Dangerous Martinique a challenge for Mexico

Posted by Andrea Canales

Otto Greule Jr/Getty ImagesThe budding partnership of Raul Jimenez, left, and Marco Fabian has given Mexico a lift in the Gold Cup.

Perhaps not many would predict the tiny island of Martinique to offer more of a challenge to Mexico than Canada in Gold Cup competition, but that may well be the case.

After two group games, Mexico and Martinique are level with a game won each. Both teams defeated Canada and lost to Panama by a single goal. Mexico, however, has Martinique beat on goal differential, so the Tricolores squad needs only a draw to advance.

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While Mexico brought a team of younger players to see who might be useful to the top squad in the future, Martinique is a squad playing with the motivation of a team that isn't FIFA-registered for the World Cup. This regional tournament means everything to these players. They have performed accordingly, taking Panama to the wire in their last game before finally falling on a penalty-kick goal.

The two yellow cards issued to Martinique defender Jacky Berdix in that match mean he will not be eligible to play against Mexico. Smaller countries are often affected by forced lineup changes because equivalent options are limited, so El Tri may be able to take advantage of a slightly unsettled defense.

Though the squad wasn't impressive against Canada, there is some chemistry building in the Mexico team. Raul Jimenez seems surer of how to work alongside Marco Fabian, and their partnership should continue to develop.

Across the board, Mexico has to improve drastically in order to defeat not only Martinique but also to survive the upcoming elimination matches, should the squad advance. It's not hard to see that, in the other Gold Cup matches, other teams are more astute tactically, quicker on the ball and better with their combination play than El Tri.

Especially in the midfield, which was once such an area of strength for Mexico. Now all the players appear to be half a step slow and unable to spot each other's runs in time. One exceptional ball distributor could make all the difference in this regard, because the ability of others to run off the ball still seems to exist, but the passes don't arrive when they need to be there.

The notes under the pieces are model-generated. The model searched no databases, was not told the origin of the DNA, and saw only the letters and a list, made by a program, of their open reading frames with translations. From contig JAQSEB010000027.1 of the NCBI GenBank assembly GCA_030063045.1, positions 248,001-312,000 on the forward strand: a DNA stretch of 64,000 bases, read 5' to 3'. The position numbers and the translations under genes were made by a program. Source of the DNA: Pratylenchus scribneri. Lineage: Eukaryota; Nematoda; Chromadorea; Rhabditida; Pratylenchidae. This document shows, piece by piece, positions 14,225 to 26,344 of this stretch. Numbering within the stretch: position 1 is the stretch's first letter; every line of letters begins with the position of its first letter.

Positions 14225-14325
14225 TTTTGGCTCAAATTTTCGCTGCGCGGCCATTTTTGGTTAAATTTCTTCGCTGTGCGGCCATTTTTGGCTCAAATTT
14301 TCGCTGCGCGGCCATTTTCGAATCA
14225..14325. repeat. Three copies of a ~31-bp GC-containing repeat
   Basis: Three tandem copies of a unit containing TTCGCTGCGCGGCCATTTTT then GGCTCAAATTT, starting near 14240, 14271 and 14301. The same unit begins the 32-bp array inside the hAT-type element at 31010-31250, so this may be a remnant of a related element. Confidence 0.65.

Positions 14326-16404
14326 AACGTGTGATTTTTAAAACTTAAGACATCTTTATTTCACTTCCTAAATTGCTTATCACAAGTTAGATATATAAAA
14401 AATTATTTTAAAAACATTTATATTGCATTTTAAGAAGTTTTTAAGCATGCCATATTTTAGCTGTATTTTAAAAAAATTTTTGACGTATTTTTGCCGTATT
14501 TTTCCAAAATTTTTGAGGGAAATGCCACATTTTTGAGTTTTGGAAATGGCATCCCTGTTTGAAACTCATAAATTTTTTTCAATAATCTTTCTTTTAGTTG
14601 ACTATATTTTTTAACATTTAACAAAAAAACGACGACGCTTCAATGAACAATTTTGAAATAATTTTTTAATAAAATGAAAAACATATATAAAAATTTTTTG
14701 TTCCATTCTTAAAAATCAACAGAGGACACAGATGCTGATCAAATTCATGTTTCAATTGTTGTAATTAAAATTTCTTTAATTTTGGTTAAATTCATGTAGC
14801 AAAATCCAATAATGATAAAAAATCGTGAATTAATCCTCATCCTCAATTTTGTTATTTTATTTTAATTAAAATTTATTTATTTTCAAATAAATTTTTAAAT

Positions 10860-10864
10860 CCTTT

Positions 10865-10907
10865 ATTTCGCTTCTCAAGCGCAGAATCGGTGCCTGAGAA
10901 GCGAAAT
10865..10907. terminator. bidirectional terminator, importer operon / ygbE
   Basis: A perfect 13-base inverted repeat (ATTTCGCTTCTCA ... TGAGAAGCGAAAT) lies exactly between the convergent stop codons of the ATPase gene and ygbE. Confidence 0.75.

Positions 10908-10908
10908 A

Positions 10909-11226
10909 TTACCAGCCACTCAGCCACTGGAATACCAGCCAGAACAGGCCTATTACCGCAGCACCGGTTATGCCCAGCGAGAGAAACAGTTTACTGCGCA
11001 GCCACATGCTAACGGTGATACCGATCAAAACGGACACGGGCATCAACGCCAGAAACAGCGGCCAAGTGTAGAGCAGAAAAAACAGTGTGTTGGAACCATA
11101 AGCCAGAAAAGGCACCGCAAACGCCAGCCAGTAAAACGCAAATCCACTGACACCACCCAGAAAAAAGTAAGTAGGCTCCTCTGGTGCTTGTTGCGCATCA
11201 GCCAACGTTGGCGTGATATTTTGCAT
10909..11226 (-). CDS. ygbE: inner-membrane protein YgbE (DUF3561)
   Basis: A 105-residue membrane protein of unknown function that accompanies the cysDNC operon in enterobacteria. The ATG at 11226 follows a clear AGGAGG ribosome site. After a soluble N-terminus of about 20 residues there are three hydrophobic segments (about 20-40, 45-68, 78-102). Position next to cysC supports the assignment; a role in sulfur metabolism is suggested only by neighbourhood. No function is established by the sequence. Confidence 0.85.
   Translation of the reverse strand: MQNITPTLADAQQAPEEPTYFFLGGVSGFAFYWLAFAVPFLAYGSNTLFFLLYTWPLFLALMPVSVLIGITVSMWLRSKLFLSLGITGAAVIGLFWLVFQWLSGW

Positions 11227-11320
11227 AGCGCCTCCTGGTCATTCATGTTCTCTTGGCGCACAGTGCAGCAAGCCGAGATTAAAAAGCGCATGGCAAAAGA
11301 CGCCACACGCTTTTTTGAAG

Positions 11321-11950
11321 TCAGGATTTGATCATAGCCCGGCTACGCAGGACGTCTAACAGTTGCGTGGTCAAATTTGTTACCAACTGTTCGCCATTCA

Strategy could also compensate for the lack of an in-game passing maestro, but coach Jose Manuel "Chepo" de la Torre doesn't seem to have provided one. That could explain partly why the squad seems so tentative at the start of games, like the players really aren't sure of what they are supposed to do. Instead, they seem to have been given a long list of what not to do, and this results in careful, defensive play instead of any creative daring or incisive moves. Most of all, it doesn't lend itself to attacking play that culminates in a good finish.

Still, there was improvement on the wings versus Canada, though it was somewhat difficult to distinguish if it was due to the opponent's poor performance or an actual bump in Mexico's level of play. Miguel Layun, the favorite punching bag for El Tri fans, did decent work on the right wing.

Now is the time for those who want to prove to De la Torre that they are better than mere filler for the top squad to do so against a better challenge.

Martinique's squad knows each other well. It features more players on European teams than this edition of El Tri, who are all from Liga MX. The indefatigable captain of Martinique, Kevin Parsemain, however, is from the local league. Another inspiration for the squad is the goal scorer in the Canada game, Fabrice Reuperne, who at 37 years of age can still contribute quality minutes as a sub.

On set plays and from outside, Martinique can threaten. They will be playing for their Gold Cup lives versus Mexico, as only a win can guarantee advancement for the island squad. El Tri cannot afford to be careless.

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